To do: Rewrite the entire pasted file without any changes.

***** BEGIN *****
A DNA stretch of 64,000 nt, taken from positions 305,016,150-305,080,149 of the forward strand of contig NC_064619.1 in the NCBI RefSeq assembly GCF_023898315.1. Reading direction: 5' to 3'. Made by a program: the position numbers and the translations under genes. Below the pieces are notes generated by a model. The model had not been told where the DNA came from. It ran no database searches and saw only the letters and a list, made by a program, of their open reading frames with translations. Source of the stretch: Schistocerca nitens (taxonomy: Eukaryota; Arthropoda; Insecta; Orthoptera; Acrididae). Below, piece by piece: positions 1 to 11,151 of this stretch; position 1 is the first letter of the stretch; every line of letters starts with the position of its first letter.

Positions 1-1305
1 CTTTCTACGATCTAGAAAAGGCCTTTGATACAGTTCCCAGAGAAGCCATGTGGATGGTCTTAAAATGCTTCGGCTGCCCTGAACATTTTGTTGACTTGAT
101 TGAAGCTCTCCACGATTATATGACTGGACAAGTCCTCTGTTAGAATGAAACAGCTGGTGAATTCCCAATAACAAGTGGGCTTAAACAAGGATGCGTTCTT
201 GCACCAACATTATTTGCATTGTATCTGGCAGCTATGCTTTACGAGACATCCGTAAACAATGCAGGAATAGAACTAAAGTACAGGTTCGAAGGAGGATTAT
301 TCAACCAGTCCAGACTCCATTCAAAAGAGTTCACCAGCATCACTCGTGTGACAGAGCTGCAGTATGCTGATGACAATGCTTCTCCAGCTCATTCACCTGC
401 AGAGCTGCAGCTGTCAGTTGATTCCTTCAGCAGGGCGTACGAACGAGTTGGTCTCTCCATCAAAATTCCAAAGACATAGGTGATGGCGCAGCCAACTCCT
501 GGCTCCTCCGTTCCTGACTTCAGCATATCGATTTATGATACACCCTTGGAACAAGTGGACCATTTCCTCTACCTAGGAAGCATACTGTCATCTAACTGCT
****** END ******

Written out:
A DNA stretch of 64,000 nt, taken from positions 305,016,150-305,080,149 of the forward strand of contig NC_064619.1 in the NCBI RefSeq assembly GCF_023898315.1. Reading direction: 5' to 3'. Made by a program: the position numbers and the translations under genes. Below the pieces are notes generated by a model. The model had not been told where the DNA came from. It ran no database searches and saw only the letters and a list, made by a program, of their open reading frames with translations. Source of the stretch: Schistocerca nitens (taxonomy: Eukaryota; Arthropoda; Insecta; Orthoptera; Acrididae). Below, piece by piece: positions 1 to 11,151 of this stretch; position 1 is the first letter of the stretch; every line of letters starts with the position of its first letter.

Positions 1-1305
1 CTTTCTACGATCTAGAAAAGGCCTTTGATACAGTTCCCAGAGAAGCCATGTGGATGGTCTTAAAATGCTTCGGCTGCCCTGAACATTTTGTTGACTTGAT
101 TGAAGCTCTCCACGATTATATGACTGGACAAGTCCTCTGTTAGAATGAAACAGCTGGTGAATTCCCAATAACAAGTGGGCTTAAACAAGGATGCGTTCTT
201 GCACCAACATTATTTGCATTGTATCTGGCAGCTATGCTTTACGAGACATCCGTAAACAATGCAGGAATAGAACTAAAGTACAGGTTCGAAGGAGGATTAT
301 TCAACCAGTCCAGACTCCATTCAAAAGAGTTCACCAGCATCACTCGTGTGACAGAGCTGCAGTATGCTGATGACAATGCTTCTCCAGCTCATTCACCTGC
401 AGAGCTGCAGCTGTCAGTTGATTCCTTCAGCAGGGCGTACGAACGAGTTGGTCTCTCCATCAAAATTCCAAAGACATAGGTGATGGCGCAGCCAACTCCT
501 GGCTCCTCCGTTCCTGACTTCAGCATATCGATTTATGATACACCCTTGGAACAAGTGGACCATTTCCTCTACCTAGGAAGCATACTGTCATCTAACTGCT